A sign along Montana Creek Road encourages Juneau residents to wear face masks in public settings on Dec. 29. The (Ben Hohenstatt / Juneau Empire File)

A sign along Montana Creek Road encourages Juneau residents to wear face masks in public settings on Dec. 29. The (Ben Hohenstatt / Juneau Empire File)

Opinion: Motorized use would disturb Montana Creek area

  • Monday, April 12, 2021 11:47am
  • Opinion

By Mary F. Willson

Montana Creek is a beautiful clear-water stream that originates near the Grandchild Peaks, gains a lot of water from McGinnis Creek off the back slopes of Mount McGinnis, comes into the Mendenhall Valley, and eventually joins the Mendenhall River. The lower reaches of the creek have greatly eroded muddy banks and lots of fallen trees. A bit above the Back Loop highway bridge, the creek has its own valley; the gradient increases and the banks are rockier.

The valley of Montana Creek is a favorite place for me and many others. I studied American Dippers on this stream (and others), locating nests and recording their nesting success, for many years. Kingfishers cruise along the creek, looking for small fish. The creek is productive of fish: in addition to Dolly Varden and some steelhead, there are annual spawning runs of coho. Coho runs vary in size, as estimated by Alaska Department of Fish and Game foot surveys, but usually falling between 400 and 1,200 spawners. When the fish are running, their predators, both human and ursine, come to seek them out. The creek and its tributaries provide excellent rearing habitat with plenty of insect prey and deep pools for juvenile salmonids.

In summer, hikers pass through, over the wooden bridge (just past the rifle range), up the roadway, and onto the trail to Windfall Lake. In winter, that roadway is usually groomed for cross-country skiing and snowshoeing. The valley keeps its snow well into the spring, and that roadway is a great place for both beginning and experienced skiers. It is usually a pleasant, peaceful place to walk, ski or snowshoe.

In the 30-plus years I’ve lived in Juneau, I’ve noticed several kinds of disturbances in this valley. There are occasional landslides on some of the slopes, especially in certain areas with localized clay-like deposits. Thoughtless humans dump trash in the small parking area by the wooden bridge, and they dump animal carcasses (of at least five species) into the stream. Motorized traffic has been discouraged, but ATVs have gone up the roadway and bashed through the understory in a couple of places, presumably headed up toward Spaulding Meadow. On several occasions, I’ve found established camps at the junction with McGinnis Creek and vehicle tracks crossing the creek to go up the McGinnis drainage. To be legal, such crossings require a special permit.

A major disturbance to the valley is currently proposed by the Juneau Off-Road Association, which plans to build a new road, 25 feet wide, from some point along the present roadway up the slope toward Spaulding Meadow, with a prepared campsite for multiple campers. Erosion along this road is inevitable, and trash and human waste would accumulate at that camping area, but there is no indication in the proposal of how those problems would be avoided. Wildlife habitat would be destroyed there; expanded parking areas would be needed near the wooden bridge, wrecking still more habitat.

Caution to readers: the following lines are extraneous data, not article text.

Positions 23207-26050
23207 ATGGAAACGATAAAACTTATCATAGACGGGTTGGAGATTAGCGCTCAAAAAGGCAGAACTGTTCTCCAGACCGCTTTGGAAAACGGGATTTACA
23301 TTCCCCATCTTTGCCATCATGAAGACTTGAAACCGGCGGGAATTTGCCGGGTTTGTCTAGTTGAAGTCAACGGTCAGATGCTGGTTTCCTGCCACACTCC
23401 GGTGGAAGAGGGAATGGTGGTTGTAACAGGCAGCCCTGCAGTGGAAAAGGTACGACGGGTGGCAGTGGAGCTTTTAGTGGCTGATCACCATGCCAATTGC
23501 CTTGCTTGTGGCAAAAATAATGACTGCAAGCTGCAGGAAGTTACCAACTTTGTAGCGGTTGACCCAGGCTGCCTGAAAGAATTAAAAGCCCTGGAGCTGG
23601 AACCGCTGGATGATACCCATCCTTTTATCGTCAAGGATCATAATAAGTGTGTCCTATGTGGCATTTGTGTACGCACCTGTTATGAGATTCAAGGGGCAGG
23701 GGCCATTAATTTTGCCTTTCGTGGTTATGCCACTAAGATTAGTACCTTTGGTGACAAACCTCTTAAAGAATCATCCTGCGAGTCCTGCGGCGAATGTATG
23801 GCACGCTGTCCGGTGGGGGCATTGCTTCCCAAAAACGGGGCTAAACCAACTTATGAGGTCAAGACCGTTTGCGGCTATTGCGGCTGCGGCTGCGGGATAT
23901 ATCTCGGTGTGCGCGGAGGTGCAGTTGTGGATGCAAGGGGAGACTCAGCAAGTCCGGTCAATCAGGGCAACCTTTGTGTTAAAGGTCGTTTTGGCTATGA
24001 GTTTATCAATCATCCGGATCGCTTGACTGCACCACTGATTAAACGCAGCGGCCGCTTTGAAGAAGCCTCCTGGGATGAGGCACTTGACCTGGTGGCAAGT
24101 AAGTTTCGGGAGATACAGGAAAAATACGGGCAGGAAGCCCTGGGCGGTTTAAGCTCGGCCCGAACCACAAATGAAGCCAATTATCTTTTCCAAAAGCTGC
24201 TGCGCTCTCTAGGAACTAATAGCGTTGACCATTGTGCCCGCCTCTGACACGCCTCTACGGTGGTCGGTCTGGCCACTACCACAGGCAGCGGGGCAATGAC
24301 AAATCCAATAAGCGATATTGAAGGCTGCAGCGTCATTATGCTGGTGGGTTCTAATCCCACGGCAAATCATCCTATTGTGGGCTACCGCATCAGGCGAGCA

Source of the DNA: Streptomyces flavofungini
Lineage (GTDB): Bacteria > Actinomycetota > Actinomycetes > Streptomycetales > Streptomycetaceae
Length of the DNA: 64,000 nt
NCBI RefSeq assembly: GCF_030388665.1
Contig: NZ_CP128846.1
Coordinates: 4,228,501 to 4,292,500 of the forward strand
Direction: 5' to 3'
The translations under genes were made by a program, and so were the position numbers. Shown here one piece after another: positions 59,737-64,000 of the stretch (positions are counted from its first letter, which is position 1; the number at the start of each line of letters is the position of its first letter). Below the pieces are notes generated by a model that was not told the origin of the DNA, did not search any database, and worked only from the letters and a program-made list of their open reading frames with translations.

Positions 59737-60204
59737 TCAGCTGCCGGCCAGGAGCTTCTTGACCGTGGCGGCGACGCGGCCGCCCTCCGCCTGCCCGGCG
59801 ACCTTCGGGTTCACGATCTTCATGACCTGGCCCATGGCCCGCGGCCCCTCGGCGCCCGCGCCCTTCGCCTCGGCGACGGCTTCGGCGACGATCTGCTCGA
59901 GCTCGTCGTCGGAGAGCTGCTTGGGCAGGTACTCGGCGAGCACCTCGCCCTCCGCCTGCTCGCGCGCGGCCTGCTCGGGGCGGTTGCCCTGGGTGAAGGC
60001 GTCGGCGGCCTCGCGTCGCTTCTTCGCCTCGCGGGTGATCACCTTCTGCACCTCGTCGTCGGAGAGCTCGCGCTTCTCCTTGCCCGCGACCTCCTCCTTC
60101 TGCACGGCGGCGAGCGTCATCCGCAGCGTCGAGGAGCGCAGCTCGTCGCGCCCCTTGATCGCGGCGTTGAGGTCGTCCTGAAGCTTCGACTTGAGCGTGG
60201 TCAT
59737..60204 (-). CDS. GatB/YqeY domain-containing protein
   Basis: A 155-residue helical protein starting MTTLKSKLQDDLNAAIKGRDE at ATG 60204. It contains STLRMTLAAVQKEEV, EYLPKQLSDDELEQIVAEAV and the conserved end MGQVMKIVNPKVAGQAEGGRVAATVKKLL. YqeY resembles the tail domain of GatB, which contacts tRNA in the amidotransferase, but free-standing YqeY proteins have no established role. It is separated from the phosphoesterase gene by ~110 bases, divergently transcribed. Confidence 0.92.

Motorized traffic crossing the wooden bridge and going up the present roadway before turning up on the proposed road would inevitably displace the many walkers, skiers, and snowshoers who now use the present roadway; motorized vehicles churn up the snow surface, making it impossible keep it groomed for the varied foot travelers, and the noise and stench of vehicles ruin the peaceful atmosphere. Motorized use is simply not compatible with the current uses of the place.

• Mary F. Willson is a retired professor of ecology. She resides in Juneau. Columns, My Turns and Letters to the Editor represent the view of the author, not the view of the Juneau Empire. Have something to say? Here’s how to submit a My Turn or letter.

More in Opinion

Web
Have something to say?

Here’s how to add your voice to the conversation.

teaser
Now is the time to improve psychiatric patient care

May is Mental Health Awareness month.

Les Gara is a former state representative and former foster youth. Amanda Metivier is associate director of the Child Welfare Academy, Co-founder of Facing Foster Care in Alaska, a Social Worker, and also a former foster youth. (Courtesy Photo)
Opinion: Alaska is in dire need of caring foster families

COVID has possibly made you more important to foster youth than ever.

teaser
Reports show value of UA workforce development programs

The economic value of training and education is abundantly clear

(Peter Segall / Juneau Empire File)
Opinion: Let’s continue the clean-energy conversation

We strongly agree that our energy security and delivering clean, low-cost power is a public interest

(Michael Penn / Juneau Empire File)
Opinion: Cruise initiatives are only way toward reasonable change

“It’s not going to happen any other way.”

tease
Opinion: Please don’t sign tourism initiatives

What will happen to our economy if we lose say $200 million in tourism spending?

The MV Matanuska awaits repairs at the Auke Bay Ferry Terminal on Thursday as lawmakers at the state Capitol debated whether the Alaska Marine Highway System was actually a highway. A bill that would shape long-term planning for the system passed out of committee. (Peter Segall / Juneau Empire)
Opinion: The feigning champions of the ferry system

Token improvements aren’t anything to brag about.

(Ben Hohenstatt / Juneau Empire File)
Opinion: By-mail election decision needs public input

That seems like an important discussion to me.

Most Read